Clerk of the House of Commons
|Under Clerk of the Parliaments
To wait upon the Commons
|Office of the Clerk and Chief Executive|
|Residence||Outbuilding, Palace of Westminster|
|Inaugural holder||Robert de Melton|
first permanent appointment
The Clerk of the House is the principal constitutional adviser to the House, and adviser on all its procedure and business, including Parliamentary privilege, and frequently appears before Select and Joint Committees examining constitutional and Parliamentary matters. As with all the members of the House Service, he is politically entirely impartial and is not a civil servant. Until 1 January 2008, when the reforms to the House's governance proposed by the Tebbit Review of management and services of the House were implemented, the Clerk was the head of the Clerk's Department.
He sits at the Table of the House, in the right-hand chair (the left-hand chair, looking towards the Speaker’s Chair) for part of every sitting. The historic role of the Clerks at the Table is to record the decisions of the House (not what is said, which is recorded by Hansard), and this they (but not the Clerk) still do. The Clerks at the Table wear Court dress with wing collar and white tie, a “bob” (barrister’s) wig and a silk gown. For the State Opening of Parliament and other State occasions, the Clerk of the House wears full Court dress with breeches, and a lace jabot and cuffs.
The office is currently vacant, the previous Clerk of the House of Commons, Sir Robert Rogers KCB, having retired on 31 August 2014. On 16 October 2014 the House of Commons Commission agreed to the interim appointment, with immediate effect, of David Natzler, Clerk Assistant, as acting Clerk of the House. Recruitment for a new Clerk/Chief Executive was paused, for an initial (but extendable) period of up to six months, subject to the implementation of any decisions resulting from the work of the Select Committee on House of Commons Governance.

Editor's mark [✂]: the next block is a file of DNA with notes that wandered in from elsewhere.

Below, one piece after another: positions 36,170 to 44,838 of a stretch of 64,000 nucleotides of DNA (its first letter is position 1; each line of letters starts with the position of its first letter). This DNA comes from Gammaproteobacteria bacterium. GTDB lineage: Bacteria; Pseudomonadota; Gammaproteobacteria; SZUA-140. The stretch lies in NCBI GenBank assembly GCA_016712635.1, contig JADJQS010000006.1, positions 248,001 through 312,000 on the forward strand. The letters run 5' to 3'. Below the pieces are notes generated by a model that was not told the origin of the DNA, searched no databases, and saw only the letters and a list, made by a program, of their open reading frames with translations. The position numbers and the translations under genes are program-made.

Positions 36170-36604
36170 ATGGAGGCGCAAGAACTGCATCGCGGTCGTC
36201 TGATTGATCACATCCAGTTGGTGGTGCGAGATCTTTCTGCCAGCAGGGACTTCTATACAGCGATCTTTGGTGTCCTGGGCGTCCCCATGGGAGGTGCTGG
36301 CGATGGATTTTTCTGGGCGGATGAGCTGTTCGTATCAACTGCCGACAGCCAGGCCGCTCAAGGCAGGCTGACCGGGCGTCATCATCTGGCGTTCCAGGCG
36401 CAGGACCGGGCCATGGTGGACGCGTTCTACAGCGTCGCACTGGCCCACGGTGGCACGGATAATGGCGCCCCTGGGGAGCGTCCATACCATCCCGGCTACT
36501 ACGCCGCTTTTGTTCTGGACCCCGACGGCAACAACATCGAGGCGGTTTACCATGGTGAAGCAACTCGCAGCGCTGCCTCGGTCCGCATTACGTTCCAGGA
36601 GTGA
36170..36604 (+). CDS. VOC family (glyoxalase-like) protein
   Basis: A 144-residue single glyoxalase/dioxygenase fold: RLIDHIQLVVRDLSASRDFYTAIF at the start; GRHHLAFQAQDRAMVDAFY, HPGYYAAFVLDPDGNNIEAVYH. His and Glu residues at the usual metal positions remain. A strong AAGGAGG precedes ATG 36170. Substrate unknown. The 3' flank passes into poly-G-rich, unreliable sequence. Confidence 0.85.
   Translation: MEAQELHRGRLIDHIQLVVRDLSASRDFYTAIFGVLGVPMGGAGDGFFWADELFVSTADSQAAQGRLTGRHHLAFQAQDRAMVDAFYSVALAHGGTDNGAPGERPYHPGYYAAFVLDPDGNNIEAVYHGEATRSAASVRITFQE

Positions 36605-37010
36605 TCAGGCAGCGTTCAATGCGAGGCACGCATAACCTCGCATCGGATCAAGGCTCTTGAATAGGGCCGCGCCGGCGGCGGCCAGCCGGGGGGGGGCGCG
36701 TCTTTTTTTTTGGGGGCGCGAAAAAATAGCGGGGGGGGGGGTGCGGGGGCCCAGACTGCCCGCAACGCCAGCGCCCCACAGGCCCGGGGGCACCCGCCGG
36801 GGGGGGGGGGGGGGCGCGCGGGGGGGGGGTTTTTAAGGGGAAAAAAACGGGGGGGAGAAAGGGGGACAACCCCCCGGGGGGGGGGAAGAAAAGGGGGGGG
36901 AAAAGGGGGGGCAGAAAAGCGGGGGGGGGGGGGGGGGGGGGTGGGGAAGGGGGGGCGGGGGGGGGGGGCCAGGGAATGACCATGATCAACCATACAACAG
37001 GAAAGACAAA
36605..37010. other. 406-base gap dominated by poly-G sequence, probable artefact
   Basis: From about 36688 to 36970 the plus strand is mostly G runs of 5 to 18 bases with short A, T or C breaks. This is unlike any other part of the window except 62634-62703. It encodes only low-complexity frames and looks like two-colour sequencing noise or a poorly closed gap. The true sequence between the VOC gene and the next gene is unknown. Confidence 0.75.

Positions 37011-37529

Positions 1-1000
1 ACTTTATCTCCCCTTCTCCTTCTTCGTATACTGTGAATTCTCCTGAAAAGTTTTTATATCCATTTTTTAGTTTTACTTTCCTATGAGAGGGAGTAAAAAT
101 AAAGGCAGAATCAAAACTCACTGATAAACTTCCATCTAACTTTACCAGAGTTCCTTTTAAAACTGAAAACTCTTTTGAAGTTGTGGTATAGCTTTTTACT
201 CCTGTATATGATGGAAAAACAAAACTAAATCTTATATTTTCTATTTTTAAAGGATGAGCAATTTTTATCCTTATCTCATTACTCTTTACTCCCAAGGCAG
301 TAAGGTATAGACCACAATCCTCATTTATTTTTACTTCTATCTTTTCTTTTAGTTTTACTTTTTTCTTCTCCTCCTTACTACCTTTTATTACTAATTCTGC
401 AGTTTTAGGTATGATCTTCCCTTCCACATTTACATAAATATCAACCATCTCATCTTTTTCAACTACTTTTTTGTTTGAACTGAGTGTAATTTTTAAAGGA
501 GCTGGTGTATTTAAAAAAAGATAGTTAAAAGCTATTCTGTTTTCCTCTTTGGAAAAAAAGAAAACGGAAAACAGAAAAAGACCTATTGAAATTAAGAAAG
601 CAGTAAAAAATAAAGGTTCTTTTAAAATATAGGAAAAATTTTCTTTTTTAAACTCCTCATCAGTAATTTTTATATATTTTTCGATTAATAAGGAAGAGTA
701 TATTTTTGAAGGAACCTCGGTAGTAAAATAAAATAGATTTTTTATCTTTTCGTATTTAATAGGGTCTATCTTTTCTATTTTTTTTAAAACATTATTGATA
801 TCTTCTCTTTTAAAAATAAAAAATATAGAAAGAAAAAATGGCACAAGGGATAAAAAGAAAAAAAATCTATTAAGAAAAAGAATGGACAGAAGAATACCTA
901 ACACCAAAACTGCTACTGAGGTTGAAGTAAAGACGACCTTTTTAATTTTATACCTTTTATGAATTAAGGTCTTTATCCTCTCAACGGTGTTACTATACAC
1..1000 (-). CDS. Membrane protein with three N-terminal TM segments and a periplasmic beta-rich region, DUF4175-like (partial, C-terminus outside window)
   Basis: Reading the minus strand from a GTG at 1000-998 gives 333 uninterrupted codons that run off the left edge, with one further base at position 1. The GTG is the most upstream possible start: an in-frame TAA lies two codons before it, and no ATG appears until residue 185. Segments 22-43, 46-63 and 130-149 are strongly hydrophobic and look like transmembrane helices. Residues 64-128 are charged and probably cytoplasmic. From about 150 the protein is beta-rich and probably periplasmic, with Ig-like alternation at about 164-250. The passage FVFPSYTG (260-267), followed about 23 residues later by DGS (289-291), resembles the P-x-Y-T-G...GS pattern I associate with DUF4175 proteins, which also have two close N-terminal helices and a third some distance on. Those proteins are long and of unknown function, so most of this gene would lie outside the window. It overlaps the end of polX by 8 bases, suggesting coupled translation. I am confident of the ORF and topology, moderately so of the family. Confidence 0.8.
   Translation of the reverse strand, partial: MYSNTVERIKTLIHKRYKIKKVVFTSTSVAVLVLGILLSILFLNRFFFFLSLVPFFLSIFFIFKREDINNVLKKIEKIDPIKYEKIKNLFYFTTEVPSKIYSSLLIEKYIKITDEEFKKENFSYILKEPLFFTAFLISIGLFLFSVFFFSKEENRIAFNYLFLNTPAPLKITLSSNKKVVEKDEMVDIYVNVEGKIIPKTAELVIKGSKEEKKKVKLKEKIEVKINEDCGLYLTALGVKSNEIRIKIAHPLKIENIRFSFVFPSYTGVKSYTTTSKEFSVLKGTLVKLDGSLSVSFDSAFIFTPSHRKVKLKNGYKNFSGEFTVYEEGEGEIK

- 1363 — Robert de Melton
- 1385 — John de Scardeburgh
- 1414 — Thomas Haseley
- 1440 — John Dale
- 1461 — Thomas Bayen
- 1504 — Thomas Hylton
- 1510 — William Underhill
- 1515 — Robert Ormeston
- 1547 — John Seymour
- 1570 — Fulk Onslow
- 1603 — Ralph Ewens
- 1611 — William Pinches
- 1612 — John Wright
- 1639 — Henry Elsyng the younger
- 1649 — Henry Scobell
- 1658 — John Smythe
- 1659 — John Phelips
- 1659 — Thomas St. Nicholas
- 1660 — William Jessop
- 1661 — William Goldsborough
- 1678 — William Goldsborough the Younger
- 1683 — Paul Jodrell
- 1727 — Edward Stables
- 1732 — Nicholas Hardinge
- 1748 — Jeremiah Dyson
- 1762 — Thomas Tyrwhitt
- 1768 — John Hatsell
- Parliamentary Corporate Bodies Act 1992, section 2(2): "The individual who for the time being is by letters patent appointed to the office of the Under Clerk of the Parliaments (and who is customarily referred to as the Clerk of the House of Commons) shall be the Corporate Officer of the Commons."
- "Clerk of the House and Chief Executive". Parliament.uk. 24 July 2014.
- "House of Commons Commission decisions, 16 October 2014". parliament.uk. 20 October 2014.
- "House of Commons Governance Committee". parliament.uk.
|Officers of the House of Commons and the House of Lords|
|House of Commons||House of Lords|
|Speaker||John Bercow||Lord Speaker||The Baroness D'Souza|
|Leader of the House of Commons||William Hague||Leader of the House of Lords||The Baroness Stowell of Beeston|
|Serjeant at Arms||Lawrence Ward||Gentleman Usher of the Black Rod||Lt-Gen. David Leakey|
|Clerk of the House and Chief Executive||vacant||Clerk of the Parliaments||David Beamish|